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Discussion Starter · #1 ·
After the big scare my cat gave us, I was wondering how others have lived the old age of their beloved feline. Looking back, I realize that of course, the cat was getting older and a bit stiffer and slower. Now she's outright fragile it seems. She still jumps on beds and couches, goes up stairs, eats, drinks, pees and wants to go out all the time, but we have to watch her much better since she tires easily and does not have good reflexes anymore in regard to cars etc. The cat is 15 and it seems the slowing down was suddenly accelerated (maybe by the recent seizure she had ?). The vet recommends to keep her indoors at this stage but she wants to go out so much, I walked around the block with her last night. Just like a dog. She was exhausted in the end and I carried her for a bit though. I am thinking of getting her a small leash with harness, would that make sense ? It would give me more control of her outside ventures... We have been giving her "senior" cat food for a few years now and also some normal stuff and she does not seem to have any digestive problems. It's more neuromotor stuff apparently (for now). I think as long as she can shuffle about and get up beds and chairs, she's OK though.<br><br>
Any experience to share ?<br><br>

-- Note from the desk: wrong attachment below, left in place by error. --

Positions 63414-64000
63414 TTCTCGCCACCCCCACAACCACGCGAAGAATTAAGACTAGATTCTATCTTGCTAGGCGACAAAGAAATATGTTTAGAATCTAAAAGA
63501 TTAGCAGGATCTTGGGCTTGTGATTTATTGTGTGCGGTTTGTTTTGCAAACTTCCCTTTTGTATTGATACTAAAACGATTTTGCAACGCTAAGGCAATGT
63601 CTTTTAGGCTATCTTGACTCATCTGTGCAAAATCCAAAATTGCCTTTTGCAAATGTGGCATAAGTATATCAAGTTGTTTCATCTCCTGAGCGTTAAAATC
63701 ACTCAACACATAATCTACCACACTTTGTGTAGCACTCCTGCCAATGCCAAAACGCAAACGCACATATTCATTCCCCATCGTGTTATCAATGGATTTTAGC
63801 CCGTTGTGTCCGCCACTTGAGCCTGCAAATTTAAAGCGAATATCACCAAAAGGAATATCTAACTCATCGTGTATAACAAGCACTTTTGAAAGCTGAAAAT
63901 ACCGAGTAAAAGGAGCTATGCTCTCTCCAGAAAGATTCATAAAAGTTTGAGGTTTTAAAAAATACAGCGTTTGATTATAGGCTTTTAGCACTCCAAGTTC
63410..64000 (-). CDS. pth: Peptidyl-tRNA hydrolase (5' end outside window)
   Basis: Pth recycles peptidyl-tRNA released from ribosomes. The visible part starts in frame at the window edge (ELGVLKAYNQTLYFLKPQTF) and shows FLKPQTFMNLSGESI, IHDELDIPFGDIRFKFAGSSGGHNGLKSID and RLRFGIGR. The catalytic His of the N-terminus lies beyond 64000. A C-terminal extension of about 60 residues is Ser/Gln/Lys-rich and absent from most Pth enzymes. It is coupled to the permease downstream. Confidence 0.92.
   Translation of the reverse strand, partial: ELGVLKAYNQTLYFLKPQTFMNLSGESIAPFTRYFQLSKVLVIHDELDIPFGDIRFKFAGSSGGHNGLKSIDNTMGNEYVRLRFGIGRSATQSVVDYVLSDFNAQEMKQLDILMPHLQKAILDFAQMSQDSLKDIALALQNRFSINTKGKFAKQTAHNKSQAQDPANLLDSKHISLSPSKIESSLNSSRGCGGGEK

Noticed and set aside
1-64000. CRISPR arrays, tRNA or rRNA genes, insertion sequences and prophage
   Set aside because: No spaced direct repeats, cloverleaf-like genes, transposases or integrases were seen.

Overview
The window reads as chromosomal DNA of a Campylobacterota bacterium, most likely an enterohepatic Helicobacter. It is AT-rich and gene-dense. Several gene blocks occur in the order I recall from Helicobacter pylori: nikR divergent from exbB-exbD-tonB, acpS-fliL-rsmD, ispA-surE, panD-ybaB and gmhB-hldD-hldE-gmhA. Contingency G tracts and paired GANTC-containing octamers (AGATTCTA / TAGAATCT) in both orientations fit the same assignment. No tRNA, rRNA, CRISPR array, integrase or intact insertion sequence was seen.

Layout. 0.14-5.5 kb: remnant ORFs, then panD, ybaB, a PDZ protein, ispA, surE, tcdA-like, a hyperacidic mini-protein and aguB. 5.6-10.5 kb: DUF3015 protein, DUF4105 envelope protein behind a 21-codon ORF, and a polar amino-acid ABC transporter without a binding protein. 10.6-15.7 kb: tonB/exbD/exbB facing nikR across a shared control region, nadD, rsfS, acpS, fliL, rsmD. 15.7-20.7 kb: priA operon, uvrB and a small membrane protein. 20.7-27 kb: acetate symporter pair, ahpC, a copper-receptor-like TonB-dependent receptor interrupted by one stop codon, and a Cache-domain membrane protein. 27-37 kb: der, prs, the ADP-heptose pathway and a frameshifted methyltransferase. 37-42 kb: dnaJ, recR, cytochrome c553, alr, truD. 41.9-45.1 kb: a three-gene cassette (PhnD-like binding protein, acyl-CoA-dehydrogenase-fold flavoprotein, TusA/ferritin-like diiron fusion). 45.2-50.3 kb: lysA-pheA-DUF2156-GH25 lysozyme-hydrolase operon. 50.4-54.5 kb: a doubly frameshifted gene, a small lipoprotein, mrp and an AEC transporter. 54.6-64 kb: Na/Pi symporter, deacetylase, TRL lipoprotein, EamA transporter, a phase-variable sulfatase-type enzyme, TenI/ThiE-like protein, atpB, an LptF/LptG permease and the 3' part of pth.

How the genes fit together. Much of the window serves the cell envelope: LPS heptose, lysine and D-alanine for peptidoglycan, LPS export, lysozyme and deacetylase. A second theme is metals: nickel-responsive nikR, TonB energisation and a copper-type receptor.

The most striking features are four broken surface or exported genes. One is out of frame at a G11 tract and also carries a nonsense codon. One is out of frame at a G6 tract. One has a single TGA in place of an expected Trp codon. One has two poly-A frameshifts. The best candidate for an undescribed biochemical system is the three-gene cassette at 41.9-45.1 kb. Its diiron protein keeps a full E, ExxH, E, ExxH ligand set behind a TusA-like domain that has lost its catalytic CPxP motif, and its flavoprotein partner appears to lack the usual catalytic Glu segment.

Thanks !
 

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Mine is 19 and still going strong albeit a little slower.<br><br>
She is on arthritis medication which has helped her immensely but still, when she goes up to her sunshine perch (top of cat stand) back in the day she would just launch herself straight to the top from the floor in one leap, these days it's kind of a three part expedition.
 

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my cat was 24 when she died last month. she def got crankier in her 20s - she wanted food NOW, stroking NOW, going out NOW... i swear she actually got louder the older she got! the last couple of years she started having problems getting on to the sofa, so she would just sit there and demand we picked her up so she could get comfy. she still went out, but never very far unless you went out with her. you can see in the pic that one of her rear legs is held a bit odd - when she was a couple of years old she broke it. although it was fixed, she started having problems with it in the last few months. kinda sad to watch her growing old, but she was spoiled rotten <img alt="" class="inlineimg" src="/images/smilies/smiley.gif" style="border:0px solid;" title=":)"><br><a href="http://cdn.veggieboards.com/6/63/6382f939_vbattach4923.jpeg"><img alt="LL" src="http://cdn.veggieboards.com/6/63/525x525px-LL-6382f939_vbattach4923.jpeg" style="width:525px;height:394px;"></a>
 

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<a href="http://www.veggieboards.com/boards/attachment.php?attachmentid=7677&d=1152154388" target="_blank">My cat</a> died this summer at almost 21.<br><br><br><br>
I found a really good book called <a href="http://www.amazon.com/gp/redirect.html?ie=UTF8&linkCode=ur2&camp=1789&creative=9325&tag=veggieboards.com-20&location=http%3A%2F%2Fwww.amazon.com%2FComplete-Care-Your-Aging-Cat%2Fdp%2F0451207882%2Fref%3Dpd_sim_b_2%2F002-7839429-6804005" target="_blank">Complete Care for your Aging Cat</a>.<br><br><br><br>